I actually like days like this - temp in the upper 60s, reminder that summer is done and cool weather is just around the corner. Perfect day to do some baking, cleaning, thinking, music listening, dog walking...
Was pleased to see an update
to Sara's Madagascar travel blog.
Tomatoes can be quite mysterious. Our coddled, pot-grown Mexico Midget is long dead. Yet a volunteer is now poking out the top of our backyard dogwood tree. Here are a few pics - the tree as seen from our deck (the base of the plant is at the lower right - you can see the green stake I used to get it up to the tree) - then a closeup of the base, then the Mexico Midget branches emerging from the tree top, at least 15 feet up in the air! Buddy (our boy chocolate lab) has learned to patrol the whole flower border area to find fruit from the various renegade Mexico Midget plants (when he is not chomping on bumble bees, that is!)
Dogwood hosting the Mexico Midget plant
Mexico Midget emerging from the top of the tree
Instead of a long Blog entry, I've created a new page that will hold all of my 2009 results. The new Gallery will hold some pictures of the varieties I discuss as well.
So, after a bit of Blog coaching from Sue, I will follow her lead and keep blog entries short...leaving more detailed ramblings for other pages!
Time does fly. It was a nice weekend - got caught up on seed saving, coffee roasting. helped Sue with her pattern, and made enough Pesto to get us through until next year's basil harvest. My typical Sunday morning location and activity......
With breakfast done, as I work on one of the best parts of Sunday (the NY Times Magazine crossword), there is much to take in as the seasons change. A few of the hardwood trees are taking on slightly different colors - a maple starting to fade to yellow, the dogwood tree foliage starting to blush red - even the loblolly pines are showing some browns in their deep green, needled tops.
Some of the flowers are growing tired - our railing box Torenia, a few remaining Cleome, the last few blossoms on the tall red Hibiscus Coccinea, and the pink and white perennial Phlox. Others are still going strong, such as our hanging geraniums and an out-of-control patch of Obedient Plant that is taking over our side yard. And a few are just getting going, such as the soothing purple Lespedeza bush and the white perennial Anemone.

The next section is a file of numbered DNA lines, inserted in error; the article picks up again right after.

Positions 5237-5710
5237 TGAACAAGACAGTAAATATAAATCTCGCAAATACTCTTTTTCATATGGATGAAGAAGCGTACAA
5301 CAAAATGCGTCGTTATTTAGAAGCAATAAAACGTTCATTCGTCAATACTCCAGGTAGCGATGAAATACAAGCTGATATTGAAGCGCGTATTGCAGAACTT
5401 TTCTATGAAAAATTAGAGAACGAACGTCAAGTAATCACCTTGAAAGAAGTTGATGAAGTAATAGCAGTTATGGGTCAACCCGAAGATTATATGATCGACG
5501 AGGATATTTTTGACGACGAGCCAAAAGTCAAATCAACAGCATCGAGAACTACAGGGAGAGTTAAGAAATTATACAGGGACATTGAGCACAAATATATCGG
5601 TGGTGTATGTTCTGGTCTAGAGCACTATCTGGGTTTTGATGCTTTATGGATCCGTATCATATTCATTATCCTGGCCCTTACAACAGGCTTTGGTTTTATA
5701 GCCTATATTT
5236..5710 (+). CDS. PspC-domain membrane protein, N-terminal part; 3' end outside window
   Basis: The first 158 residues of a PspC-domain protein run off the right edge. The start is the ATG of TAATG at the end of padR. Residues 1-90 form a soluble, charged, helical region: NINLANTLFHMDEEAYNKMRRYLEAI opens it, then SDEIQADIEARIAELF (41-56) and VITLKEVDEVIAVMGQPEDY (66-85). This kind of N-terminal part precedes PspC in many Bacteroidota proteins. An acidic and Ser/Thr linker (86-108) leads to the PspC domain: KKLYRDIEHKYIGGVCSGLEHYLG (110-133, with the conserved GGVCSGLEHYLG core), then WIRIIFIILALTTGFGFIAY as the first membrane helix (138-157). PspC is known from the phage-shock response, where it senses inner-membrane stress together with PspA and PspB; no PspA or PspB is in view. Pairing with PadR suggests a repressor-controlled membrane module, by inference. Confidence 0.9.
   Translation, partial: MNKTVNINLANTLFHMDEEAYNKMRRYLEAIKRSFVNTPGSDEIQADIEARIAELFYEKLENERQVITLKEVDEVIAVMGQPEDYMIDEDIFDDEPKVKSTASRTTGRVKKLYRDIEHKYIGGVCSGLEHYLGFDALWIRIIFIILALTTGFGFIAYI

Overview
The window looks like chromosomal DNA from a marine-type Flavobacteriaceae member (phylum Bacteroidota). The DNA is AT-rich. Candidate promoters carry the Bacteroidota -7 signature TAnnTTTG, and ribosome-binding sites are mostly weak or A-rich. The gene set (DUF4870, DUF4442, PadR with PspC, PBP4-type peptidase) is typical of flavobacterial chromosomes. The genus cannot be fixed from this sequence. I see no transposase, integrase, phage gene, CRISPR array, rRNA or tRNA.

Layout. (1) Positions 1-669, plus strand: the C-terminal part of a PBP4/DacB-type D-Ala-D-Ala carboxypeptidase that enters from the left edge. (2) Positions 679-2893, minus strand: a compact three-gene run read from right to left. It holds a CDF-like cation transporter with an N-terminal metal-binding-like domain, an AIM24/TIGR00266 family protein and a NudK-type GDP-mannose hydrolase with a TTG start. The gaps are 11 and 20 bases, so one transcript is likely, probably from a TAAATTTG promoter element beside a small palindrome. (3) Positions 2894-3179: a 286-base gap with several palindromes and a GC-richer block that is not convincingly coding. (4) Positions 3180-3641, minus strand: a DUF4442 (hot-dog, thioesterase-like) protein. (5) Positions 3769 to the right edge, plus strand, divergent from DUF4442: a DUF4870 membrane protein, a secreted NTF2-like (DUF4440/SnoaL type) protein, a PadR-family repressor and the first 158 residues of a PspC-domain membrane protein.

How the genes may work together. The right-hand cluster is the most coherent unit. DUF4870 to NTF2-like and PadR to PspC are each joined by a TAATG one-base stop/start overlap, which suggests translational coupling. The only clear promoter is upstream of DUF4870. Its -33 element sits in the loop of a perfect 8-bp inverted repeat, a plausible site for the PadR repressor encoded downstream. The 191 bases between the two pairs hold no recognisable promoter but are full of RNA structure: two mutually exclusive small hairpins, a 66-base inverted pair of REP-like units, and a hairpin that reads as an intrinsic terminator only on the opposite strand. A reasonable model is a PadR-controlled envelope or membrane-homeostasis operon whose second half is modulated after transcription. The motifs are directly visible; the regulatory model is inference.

The birds will be pleased that some of the berries are ripening, such as the Beautyberry, Dogwood berries, and Pyrocantha. We look forward to the thrashers, Bluebirds, Mockingbirds and Robins that will show up to consume the berries over the coming months. We never grow tired of looking at the ever changing seasons from our deck.
This was a day I dreaded - taking down the driveway garden fence, tossing the dead plants, rearranging those that live on. The most unpleasant part is dumping out the growing medium into the wheelbarrow and dumping it into a big pile (to be used for improving the flower beds next year). The 5 to 15 gallon pots hold quite a bit of soil, making for numerous wheelbarrow trips (and a complaining lower back).
I was pleased to find that about 15 tomato plants are hanging on - some indeterminate, some dwarfs. Whether they get cranking back into production mode is uncertain - but it is worth giving them a dose of fertilizer to see if we can squeeze just a few more tomatoes out of them. In better condition are the vast majority of the peppers and eggplant....
All in all, good progress was made - all that remains is moving things about so that we can actually use more of the driveway again, a bit of restaking, and feeding and watering the plants. If I can maintain this burst renewed gardening energy, next task is to attempt to weed the big garden, and perhaps get some garlic and lettuce going (which would be my first fall garden ever! I typically run out of gas by now.)
Our daughter, Sara, is back in Madagascar for three months. It should be quite adventure for her. She is live blogging - link to her website/blog is here
. I am so proud of all of my girls (my two daughters and my wife!)